Johnson Takes A Step Forward

By Tom Donelson
Updated: April 25, 2008

GlovesIOWA CITY, Ia. — Last weekend began with seeing a young heavyweight take the next step toward a possible championship belt. Kevin Johnson is fast, quick but with only six knockouts in 18 victories; there is question of whether Johnson have the power to compete with the upper elites.

Johnson likes to brag that he has the fastest jab in the heavyweights and there is no doubt that is true. Terry Smith, a former prospect in his own right, found out very quickly how fast that jab was.

Johnson often scored with ease against Smith with his jab and occasionally sharp right. By the end of the fight, Smith left side was swollen but never in the fight was either fighter ever in trouble.

Smith began the early rounds attacking and attacking as he threw punches in bunches but many of those punches often missed Johnson. If he did not pick them off, he simply avoided them.

In the center of the round, Johnson’s jab dominated but even on the rope, Smith often failed to take advantage of his experience against the younger fighter.

The fight was close simply due to Smith’s volume of punches but as the fight continued, he began to tire. His punch volume dropped and Johnson continued his accuracy as he won an easy decision.

Johnson’s quickness will serve him but he rarely seemed to take advantage of all of his weapons. His jab is quick and his right often nails its target when he lets it go. He rarely uses a hook or an upper cut.

It is as if he is saving all of his tools for the right moment. There are times that he reserves his strength and his ability as he is satisfied to take moments off in the fight; allowing his defensive skills to prevail.

While fighting a second tier fighter like Smith, Johnson can allow those physical gifts to triumph over his opponents. As he moves up into the upper tier, he will need more than physical skills to overcome his opponents but he will need to develop a more complete arsenal.

If Johnson is still learning his trait, Bernard Hopkins is one of boxing genius within the ring. There are very few fighters who have Hopkins skills and ring knowledge and this was the one intangible as he faced Joe Calzaghe.

Hopkins’ defensive skills often included physical attributes but his has another weapon, his ability to counterattack. Hopkins’ last fight against Wright was against an opponent similar to Calzaghe, a fighter with hand speed with pop and often threw volume of punches.

His defensive skills diminished Wright’s output and in the first round, a Hopkins right nailed Calzaghe and sent him to the canvas. From that point, Calzaghe’s punch volume went down.

Hopkins in his older age often plays four corners forcing other opponents to fight his fight. In the first four rounds, Hopkins sharp right and defensive skills appear to take precedence over Calzaghe’s punch volume.

In the fifth round, Calzaghe appeared to gain some rhythm and continued to move forward in the sixth. At the halfway mark, the opening round knockdown would give Hopkins the advantage on the scorecard. (Harold Lederman had Calzaghe ahead, whereas I had Hopkins ahead.)

In the seventh round, Calzaghe’s volume of punches may have won the round but a short right nearly derailed the Welsh fighter. In a fight that became harder to score, Calzaghe threw combinations but Hopkins threw the sharper punch.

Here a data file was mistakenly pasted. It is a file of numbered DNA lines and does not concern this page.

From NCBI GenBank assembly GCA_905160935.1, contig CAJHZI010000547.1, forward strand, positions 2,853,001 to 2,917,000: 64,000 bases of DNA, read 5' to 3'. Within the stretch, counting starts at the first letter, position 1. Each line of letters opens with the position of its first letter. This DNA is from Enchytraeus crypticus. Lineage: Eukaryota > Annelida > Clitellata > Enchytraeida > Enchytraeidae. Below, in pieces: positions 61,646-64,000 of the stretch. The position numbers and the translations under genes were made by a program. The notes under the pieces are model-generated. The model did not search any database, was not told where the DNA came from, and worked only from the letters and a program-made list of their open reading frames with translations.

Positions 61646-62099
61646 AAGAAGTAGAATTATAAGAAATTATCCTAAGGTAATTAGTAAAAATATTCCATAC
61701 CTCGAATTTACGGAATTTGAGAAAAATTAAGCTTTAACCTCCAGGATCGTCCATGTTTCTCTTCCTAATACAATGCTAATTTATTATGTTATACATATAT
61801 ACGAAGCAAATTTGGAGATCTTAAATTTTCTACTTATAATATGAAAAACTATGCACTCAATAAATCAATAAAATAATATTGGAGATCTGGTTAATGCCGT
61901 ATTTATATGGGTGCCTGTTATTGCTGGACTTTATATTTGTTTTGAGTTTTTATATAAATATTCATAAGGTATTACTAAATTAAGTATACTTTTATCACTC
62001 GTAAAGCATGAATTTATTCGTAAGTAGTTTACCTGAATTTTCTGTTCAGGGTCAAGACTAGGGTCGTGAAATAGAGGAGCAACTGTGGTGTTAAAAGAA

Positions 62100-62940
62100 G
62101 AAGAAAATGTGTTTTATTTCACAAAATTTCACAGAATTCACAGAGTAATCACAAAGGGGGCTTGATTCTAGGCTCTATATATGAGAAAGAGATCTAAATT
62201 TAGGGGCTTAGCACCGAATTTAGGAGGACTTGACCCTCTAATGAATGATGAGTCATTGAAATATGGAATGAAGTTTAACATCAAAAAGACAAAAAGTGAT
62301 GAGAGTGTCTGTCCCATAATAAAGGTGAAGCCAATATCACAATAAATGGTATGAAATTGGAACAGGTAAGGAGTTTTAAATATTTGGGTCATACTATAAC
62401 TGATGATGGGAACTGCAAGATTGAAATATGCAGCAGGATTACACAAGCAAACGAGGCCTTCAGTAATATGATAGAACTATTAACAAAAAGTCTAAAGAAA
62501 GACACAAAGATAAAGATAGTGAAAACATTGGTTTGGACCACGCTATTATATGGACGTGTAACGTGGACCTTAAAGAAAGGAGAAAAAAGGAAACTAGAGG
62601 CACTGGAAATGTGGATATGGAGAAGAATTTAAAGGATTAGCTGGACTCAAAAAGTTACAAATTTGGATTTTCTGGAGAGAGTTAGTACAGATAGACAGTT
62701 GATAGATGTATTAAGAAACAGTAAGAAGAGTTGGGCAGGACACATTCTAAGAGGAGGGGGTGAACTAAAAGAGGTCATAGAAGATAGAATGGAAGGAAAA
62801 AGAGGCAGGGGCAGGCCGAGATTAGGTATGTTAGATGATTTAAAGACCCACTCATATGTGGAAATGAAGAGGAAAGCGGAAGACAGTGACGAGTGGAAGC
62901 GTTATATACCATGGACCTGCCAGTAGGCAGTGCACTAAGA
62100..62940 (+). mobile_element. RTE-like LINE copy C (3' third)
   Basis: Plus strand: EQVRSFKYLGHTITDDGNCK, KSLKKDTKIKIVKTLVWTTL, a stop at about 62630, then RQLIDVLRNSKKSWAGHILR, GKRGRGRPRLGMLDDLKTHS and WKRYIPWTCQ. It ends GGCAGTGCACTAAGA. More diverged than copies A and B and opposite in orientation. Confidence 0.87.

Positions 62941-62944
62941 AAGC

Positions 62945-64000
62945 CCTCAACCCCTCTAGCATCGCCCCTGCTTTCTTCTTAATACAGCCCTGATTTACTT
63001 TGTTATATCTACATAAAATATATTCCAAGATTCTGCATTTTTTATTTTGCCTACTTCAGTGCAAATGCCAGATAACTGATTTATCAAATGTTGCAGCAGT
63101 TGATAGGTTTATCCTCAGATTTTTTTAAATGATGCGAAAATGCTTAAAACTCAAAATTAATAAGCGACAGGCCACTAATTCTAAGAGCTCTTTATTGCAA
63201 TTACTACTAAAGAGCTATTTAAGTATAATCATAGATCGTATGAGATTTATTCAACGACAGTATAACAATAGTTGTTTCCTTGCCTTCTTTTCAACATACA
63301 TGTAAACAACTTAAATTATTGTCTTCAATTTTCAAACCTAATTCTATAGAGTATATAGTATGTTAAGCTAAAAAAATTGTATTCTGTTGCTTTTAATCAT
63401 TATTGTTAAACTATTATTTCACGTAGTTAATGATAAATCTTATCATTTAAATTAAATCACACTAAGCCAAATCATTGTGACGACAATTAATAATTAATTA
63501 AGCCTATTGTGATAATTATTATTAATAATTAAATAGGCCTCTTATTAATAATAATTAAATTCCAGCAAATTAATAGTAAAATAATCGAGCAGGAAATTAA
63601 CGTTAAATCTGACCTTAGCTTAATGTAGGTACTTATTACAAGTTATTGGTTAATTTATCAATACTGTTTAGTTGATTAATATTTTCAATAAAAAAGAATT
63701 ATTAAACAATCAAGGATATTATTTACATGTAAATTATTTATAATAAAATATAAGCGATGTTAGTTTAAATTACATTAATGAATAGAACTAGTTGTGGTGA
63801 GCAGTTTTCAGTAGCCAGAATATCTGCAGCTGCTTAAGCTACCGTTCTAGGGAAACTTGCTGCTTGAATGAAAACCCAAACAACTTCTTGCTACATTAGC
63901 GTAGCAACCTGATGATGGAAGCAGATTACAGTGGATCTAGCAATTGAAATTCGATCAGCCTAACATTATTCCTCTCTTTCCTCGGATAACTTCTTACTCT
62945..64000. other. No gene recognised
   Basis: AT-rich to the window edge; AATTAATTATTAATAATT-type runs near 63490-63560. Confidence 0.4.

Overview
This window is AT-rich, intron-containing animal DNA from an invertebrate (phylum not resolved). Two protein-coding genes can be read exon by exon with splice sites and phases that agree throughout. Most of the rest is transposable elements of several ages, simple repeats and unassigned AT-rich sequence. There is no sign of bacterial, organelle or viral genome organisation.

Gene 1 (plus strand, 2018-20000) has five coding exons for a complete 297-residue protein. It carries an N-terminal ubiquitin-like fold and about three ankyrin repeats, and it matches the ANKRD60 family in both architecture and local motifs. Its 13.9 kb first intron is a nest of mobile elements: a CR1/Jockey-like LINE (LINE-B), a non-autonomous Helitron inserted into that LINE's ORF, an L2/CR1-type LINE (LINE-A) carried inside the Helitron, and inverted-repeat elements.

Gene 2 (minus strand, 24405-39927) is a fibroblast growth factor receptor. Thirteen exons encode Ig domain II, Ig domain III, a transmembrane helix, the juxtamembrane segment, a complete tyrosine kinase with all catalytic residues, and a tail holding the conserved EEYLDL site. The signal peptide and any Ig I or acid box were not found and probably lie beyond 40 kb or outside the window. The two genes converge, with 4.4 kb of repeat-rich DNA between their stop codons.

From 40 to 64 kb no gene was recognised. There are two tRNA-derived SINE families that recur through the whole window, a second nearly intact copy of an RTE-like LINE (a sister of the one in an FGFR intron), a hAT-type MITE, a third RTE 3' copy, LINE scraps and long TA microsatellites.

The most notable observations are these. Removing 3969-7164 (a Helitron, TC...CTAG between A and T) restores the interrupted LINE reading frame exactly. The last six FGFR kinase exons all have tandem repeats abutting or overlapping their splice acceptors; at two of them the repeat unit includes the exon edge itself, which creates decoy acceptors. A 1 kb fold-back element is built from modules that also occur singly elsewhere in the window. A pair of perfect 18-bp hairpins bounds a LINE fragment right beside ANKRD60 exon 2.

In the eighth round, Calzaghe threw shorter more accurate punches.

Max Kellerman noted that Calzaghe showed the jazzman improvisation whereas Hopkins was the meticulous professor who followed his game plan. As the fight continued, the fighter who improvised started to move ahead on the card.

Going into the 10th, Calzaghe started to move ahead on the scorecard. Hopkins pulled Calzaghe’s head down and Calzaghe nailed Hopkins below the belt. Hopkins took a long time leaving one to wonder was the old pro taking advantage of the time to disrupt Calzaghe rhythm.

It appeared to work and Hopkins looked rejuvenated.

Going in the 11th, Enzo Calzaghe, Joe’s dad, warned him that he was fighting Hopkins’ fight. Calzaghe appeared to have the edge but there were times that he jumped in without caution; leaving him vulnerable to Hopkins right.

Harold Lederman had Calzaghe ahead going in the last round, but in the Calzaghe camp exhorted their guy to go for the knockout. (For the record, I had Calzaghe ahead but had it much closer than Lederman.) The final round was like many of the rounds, close and hard to score.

I had Calzaghe barely win the round but it could have gone either way. While both fighters waited, it was noted that Calzaghe had a wide margin on the compubox scorecard but in the early rounds, Hopkins punches were sharper and more powerful.

As the fight wore on, Hopkins power ebbed and Calzaghe volume turned the tide.

Calzaghe won the fight by a split decision in a fight that was close and while Hopkins lost, there was nothing that detracted luster from a Hall of Fame career. As for Calzaghe, his unorthodox style proved decisive.

What does this mean for both fighters? For Hopkins, he showed that at 43, he stilled proved to be one of the best. For Calzaghe, this fight showed what was known in Britain for years; Calzaghe is one of the world’s best.

Bernard Hopkins have rarely been beaten and in even in defeat; he rarely beaten badly. He’s one of those fights who managed to force others to fight his fight and at times, he made Calzaghe look amateurish.

This fight enhanced both men’s reputation.

The light heavyweight divisions saw Chad Dawson and Antonio Tarver lay claim as part of the light heavyweight elites but on this night, Joe Calzaghe won his second recognized championship belt and is the best light heavyweight.

And lest we forget, Kevin Johnson took another step toward his goal of being a Heavyweight champion and is slowly becoming the best American Heavyweight.